FAQ
Hello.

I am going to write python script which will read python command from
socket, run it and return some values back to socket.

My problem is, that I need some timeout. I need to say for example:

os.system("someapplication.exe")

and kill it, if it waits longer than let's say 100 seconds

I want to call command on separate thread, then after given timeout -
kill thread, but I realized (after reading Usenet archive) that there is
no way to kill a thread in Python.

How can I implement my script then?

PS. it should be portable - Linux, Windows, QNX, etc


From http Tue Sep 6 11:31:06 2005
From: http (Paul Rubin)
Date: 06 Sep 2005 02:31:06 -0700
Subject: Job Offer in Paris, France : R&D Engineer (Plone)
References: <mailman.132.1125914440.4249.python-list@python.org>
<7xbr37u8ut.fsf@ruckus.brouhaha.com>
<mailman.138.1125921981.4249.python-list@python.org>
<7xpsrn3100.fsf@ruckus.brouhaha.com>
<mailman.182.1125995848.4249.python-list@python.org>
Message-ID: <7x4q8y35lx.fsf@ruckus.brouhaha.com>

Huron <huron at sopinspace.com> writes:
1) whether there would be legal or procedural obstacles for a
non-European wanting to work in Paris for a while; and
If you are a member of the EU (the netherlands ?), there no such problem on
our side. Only _you_ would have some paperwork to do.
I'm in the US and have no EU papers. Still feasible?
2) whether it was mandatory to be able to speak and write in French (I
can do so, but very badly for now).
I would say that it is mandatory to speak a bit and to be willing/able to
lean ... but this is not _mandatory_ to speak perfectly. This should not
stop you if you're interested.
(A test could be : whether or not you understand the position description
pdf.)
I can understand the main points but I had to figure out some parts
from context. I had a good French class many years ago and could read
French pretty well at that time, and could converse ok if the other
person was a little bit patient. I've forgotten most of it since
then, but I expect (or hope) that it would come back.

Another issue: I have most of the qualifications in the pdf (I've been
involved with free software for a long time and am a former FSF staff
member, I'm knowledgeable about web server implementation and web
applications, and I'm pretty good with Python), but I've never used
Zope or Plone. I do have a strong interest in collaborative web site
implementation but have been wanting to code something with higher
performance than what I see the traditional LAMP architecture as
capable of.
I'm sure you will get lots of good French-speaking candidates though.
Dont be too sure of that ;-) ... and dont hesitate to apply if you are
interested.
If you still think this, I'd be interested in chatting a little
further. Does the email address in the pdf go to you? If not, should
I write you directly? Can I call on the phone (you can leave me a
number at http://paulrubin.com)? Thanks.

Search Discussions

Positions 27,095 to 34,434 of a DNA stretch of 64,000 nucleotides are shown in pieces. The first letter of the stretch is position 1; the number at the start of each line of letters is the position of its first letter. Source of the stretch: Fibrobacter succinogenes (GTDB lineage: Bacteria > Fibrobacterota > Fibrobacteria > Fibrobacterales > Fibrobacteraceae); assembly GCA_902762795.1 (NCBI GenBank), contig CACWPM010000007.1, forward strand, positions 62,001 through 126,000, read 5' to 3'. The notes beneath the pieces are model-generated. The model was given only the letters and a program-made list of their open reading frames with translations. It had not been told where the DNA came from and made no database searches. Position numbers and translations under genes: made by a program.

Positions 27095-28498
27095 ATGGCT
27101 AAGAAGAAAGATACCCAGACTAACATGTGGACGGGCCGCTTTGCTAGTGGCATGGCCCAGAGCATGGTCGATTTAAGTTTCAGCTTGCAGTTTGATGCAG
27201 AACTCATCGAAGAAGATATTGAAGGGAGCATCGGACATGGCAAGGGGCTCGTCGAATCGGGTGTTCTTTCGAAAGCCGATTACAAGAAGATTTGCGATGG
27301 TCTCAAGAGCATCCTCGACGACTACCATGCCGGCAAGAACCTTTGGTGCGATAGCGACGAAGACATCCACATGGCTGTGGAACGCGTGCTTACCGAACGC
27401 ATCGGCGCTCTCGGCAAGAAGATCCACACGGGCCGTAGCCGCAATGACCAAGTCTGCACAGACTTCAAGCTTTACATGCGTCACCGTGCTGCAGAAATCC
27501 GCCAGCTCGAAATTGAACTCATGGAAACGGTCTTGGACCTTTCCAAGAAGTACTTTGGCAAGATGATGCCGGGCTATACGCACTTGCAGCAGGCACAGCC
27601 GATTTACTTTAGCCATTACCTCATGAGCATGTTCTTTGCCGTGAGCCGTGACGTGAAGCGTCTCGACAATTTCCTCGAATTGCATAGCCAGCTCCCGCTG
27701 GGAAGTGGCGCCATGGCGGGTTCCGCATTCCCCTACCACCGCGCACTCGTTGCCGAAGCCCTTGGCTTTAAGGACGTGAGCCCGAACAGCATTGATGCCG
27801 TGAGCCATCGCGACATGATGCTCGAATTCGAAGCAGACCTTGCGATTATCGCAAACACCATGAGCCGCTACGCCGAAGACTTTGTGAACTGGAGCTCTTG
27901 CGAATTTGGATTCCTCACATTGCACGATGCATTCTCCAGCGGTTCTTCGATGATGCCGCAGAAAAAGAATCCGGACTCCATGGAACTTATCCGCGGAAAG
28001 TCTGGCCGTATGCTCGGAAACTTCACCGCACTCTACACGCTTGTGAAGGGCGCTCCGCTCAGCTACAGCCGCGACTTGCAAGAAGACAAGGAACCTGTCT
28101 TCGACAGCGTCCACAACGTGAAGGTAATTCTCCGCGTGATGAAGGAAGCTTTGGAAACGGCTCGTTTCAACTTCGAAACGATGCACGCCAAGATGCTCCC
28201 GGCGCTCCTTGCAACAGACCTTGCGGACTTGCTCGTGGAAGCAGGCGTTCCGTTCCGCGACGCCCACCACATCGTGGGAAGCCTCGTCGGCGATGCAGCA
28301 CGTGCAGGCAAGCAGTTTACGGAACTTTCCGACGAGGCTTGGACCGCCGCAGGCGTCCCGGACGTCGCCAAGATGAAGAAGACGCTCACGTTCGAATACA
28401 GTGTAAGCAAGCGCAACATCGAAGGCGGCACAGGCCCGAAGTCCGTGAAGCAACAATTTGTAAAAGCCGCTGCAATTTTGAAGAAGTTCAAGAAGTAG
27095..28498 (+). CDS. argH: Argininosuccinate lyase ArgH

• Jacek Popławski at Sep 6, 2005 at 9:48 am
    After reading more archive I think that solution may be to raise an
    Exception after timeout, but how to do it portable?
  • Sp1d3rx at Sep 6, 2005 at 4:43 pm
    You'll need a watchdog thread that handles the other threads. The
    watchdog thread just builds a table of when threads were started, and
    after a certain # of seconds, expires those threads and kills them.
  • Bryan Olson at Sep 6, 2005 at 8:03 pm
    Jacek Poplawski had written:
    I am going to write python script which will read python
    command from socket, run it and return some values back to
    socket.
    >>
    My problem is, that I need some timeout.
    Jacek Poplawski wrote:
    After reading more archive I think that solution may be to raise an
    Exception after timeout, but how to do it portable?
    Python allows any thread to raise a KeyboardInterrupt in the
    main thread (see thread.interrupt_main), but I don't think there
    is any standard facility to raise an exception in any other
    thread. I also believe, and hope, there is no support for lower-
    level killing of threads; doing so is almost always a bad idea.
    At arbitrary kill-times, threads may have important business
    left to do, such as releasing locks, closing files, and other
    kinds of clean-up.

    Processes look like a better choice than threads here. Any
    decent operating system will put a deceased process's affairs
    in order.


    Anticipating the next issues: we need to spawn and connect to
    the various worker processes, and we need to time-out those
    processes.

    First, a portable worker-process timeout: In the child process,
    create a worker daemon thread, and let the main thread wait
    until either the worker signals that it is done, or the timeout
    duration expires. As the Python Library Reference states in
    section 7.5.6:

    A thread can be flagged as a "daemon thread". The
    significance of this flag is that the entire Python program
    exits when only daemon threads are left.

    The following code outlines the technique:

    import threading

    work_is_done = threading.Event()

    def work_to_do(*args):
    # ... Do the work.
    work_is_done.set()

    if __name__ == '__main__':
    # ... Set stuff up.
    worker_thread = threading.Thread(